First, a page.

Just over eleven months ago, many of us stood around our televisions in horror at the news that was unfolding. On January 8th, Congresswoman Gabrielle Giffords, a democrat from Arizona, was shot along with nineteen others in front of a supermarket. What was first reported as an assassination attempt later turned into the story of a very sick man, Jared Loughner.
But the most inspiring part of this tragic tale is that of Gabby Giffords’ recovery. The measures taken immediately after the incident saved her life, and the speed with which she received care are likely what has allowed her to progress as much as she has. As her husband, Astronaut Mark Kelly, said, “Everything went as good as it possibly could have to get her to the situation she’s in right now.” Giffords was shot in the head at point blank range, but the bullet missed the portions of her brain that would have rendered recovery impossible. The part of her brain that is largely responsible for comprehension was left unharmed, but the injuries sustained to the speech center of her brain prohibited signals between the two, which is why Giffords has had such difficulty with speaking.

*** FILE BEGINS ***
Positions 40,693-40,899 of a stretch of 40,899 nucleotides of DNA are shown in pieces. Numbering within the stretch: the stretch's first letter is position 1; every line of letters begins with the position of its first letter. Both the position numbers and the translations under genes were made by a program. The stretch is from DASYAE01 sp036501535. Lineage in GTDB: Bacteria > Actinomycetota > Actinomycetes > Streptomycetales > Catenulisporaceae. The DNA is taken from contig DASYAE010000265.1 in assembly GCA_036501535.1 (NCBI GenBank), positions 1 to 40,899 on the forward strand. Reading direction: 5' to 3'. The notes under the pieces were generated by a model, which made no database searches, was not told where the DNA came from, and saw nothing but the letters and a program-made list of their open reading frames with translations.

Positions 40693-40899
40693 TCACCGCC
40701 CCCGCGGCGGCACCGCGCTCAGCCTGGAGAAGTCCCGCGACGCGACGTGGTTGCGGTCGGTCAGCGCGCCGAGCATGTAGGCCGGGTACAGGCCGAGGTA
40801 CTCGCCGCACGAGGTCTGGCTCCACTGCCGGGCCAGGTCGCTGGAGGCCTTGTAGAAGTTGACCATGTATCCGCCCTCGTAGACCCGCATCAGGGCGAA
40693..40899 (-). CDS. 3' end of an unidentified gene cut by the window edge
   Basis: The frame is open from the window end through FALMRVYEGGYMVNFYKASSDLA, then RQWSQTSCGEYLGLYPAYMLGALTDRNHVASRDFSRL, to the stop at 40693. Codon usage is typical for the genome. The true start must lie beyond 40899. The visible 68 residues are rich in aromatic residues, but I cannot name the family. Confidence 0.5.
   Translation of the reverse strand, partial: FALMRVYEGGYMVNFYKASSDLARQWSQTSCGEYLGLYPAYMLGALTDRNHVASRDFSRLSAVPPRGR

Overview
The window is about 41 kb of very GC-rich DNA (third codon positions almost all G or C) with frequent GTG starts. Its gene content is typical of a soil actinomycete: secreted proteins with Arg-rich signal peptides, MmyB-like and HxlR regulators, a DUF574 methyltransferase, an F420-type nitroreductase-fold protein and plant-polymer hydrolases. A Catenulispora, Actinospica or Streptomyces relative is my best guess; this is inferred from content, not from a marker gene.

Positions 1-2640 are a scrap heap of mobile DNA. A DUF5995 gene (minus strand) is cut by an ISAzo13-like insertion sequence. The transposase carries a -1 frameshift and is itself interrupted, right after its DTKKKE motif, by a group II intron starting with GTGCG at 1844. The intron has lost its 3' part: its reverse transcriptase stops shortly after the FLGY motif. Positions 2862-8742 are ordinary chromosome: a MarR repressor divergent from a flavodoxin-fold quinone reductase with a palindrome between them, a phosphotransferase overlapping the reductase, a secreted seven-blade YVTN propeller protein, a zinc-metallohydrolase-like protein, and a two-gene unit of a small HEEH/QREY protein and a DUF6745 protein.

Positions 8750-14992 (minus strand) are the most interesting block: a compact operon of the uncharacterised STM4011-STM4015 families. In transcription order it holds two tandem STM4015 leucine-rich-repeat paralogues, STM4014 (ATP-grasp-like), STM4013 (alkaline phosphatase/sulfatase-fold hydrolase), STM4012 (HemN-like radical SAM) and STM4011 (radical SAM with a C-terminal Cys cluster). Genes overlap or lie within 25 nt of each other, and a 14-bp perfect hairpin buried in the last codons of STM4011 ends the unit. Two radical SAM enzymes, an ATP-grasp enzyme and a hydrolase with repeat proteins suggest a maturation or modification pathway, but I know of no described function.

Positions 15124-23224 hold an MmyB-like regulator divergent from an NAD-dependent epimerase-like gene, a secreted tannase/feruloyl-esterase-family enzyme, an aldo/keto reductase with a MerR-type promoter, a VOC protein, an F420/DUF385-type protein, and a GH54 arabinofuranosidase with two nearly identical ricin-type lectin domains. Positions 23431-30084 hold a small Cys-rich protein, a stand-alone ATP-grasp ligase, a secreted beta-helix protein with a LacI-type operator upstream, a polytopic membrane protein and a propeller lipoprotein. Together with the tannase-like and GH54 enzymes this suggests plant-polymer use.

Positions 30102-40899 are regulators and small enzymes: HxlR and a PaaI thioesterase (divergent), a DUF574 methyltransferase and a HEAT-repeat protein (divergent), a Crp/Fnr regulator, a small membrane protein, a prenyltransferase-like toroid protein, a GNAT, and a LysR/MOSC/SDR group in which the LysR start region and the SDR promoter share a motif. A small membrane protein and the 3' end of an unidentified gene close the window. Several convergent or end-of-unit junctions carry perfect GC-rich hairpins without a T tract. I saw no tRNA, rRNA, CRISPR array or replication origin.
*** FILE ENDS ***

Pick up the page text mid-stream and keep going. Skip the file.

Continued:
Essentially, she understands what is going on, and she knows the words she wants to say but is unable to articulate her thoughts properly. This is why she was able to vote on the debt ceiling issue in August, despite the speculation that she was unfit to do so.
Last night, Giffords did her first interview with ABC’s Dianne Sawyer. She told her that she wouldn’t be returning to congress until she was “better” and that she’s not angry about what happened to her. Although her trouble with speech was still evident, she displayed complete comprehension of what was being asked of her. And when Sawyer asked if she had any words about her husband, the word “brave” popped out without any hesitation.
Today, Giffords released an audio message to her constituents. In the message she said she misses those listening and her home. On her recovery, she said she is getting stronger and better. She also said she wants to get back to work, and that representing Arizona is an honor.